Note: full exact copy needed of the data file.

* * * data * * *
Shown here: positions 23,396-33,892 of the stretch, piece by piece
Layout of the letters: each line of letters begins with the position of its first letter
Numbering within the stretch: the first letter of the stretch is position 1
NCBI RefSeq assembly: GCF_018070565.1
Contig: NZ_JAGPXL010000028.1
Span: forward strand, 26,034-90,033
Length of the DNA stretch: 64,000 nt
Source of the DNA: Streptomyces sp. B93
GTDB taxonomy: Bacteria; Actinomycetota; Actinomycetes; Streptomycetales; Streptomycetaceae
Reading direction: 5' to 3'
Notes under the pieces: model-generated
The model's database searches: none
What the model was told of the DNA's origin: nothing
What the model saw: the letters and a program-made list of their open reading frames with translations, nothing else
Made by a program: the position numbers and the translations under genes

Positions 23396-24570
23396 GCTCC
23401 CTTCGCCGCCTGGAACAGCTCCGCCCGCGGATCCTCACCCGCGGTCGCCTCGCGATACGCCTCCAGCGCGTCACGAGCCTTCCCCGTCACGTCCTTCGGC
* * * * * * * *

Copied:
Shown here: positions 23,396-33,892 of the stretch, piece by piece
Layout of the letters: each line of letters begins with the position of its first letter
Numbering within the stretch: the first letter of the stretch is position 1
NCBI RefSeq assembly: GCF_018070565.1
Contig: NZ_JAGPXL010000028.1
Span: forward strand, 26,034-90,033
Length of the DNA stretch: 64,000 nt
Source of the DNA: Streptomyces sp. B93
GTDB taxonomy: Bacteria; Actinomycetota; Actinomycetes; Streptomycetales; Streptomycetaceae
Reading direction: 5' to 3'
Notes under the pieces: model-generated
The model's database searches: none
What the model was told of the DNA's origin: nothing
What the model saw: the letters and a program-made list of their open reading frames with translations, nothing else
Made by a program: the position numbers and the translations under genes

Positions 23396-24570
23396 GCTCC
23401 CTTCGCCGCCTGGAACAGCTCCGCCCGCGGATCCTCACCCGCGGTCGCCTCGCGATACGCCTCCAGCGCGTCACGAGCCTTCCCCGTCACGTCCTTCGGC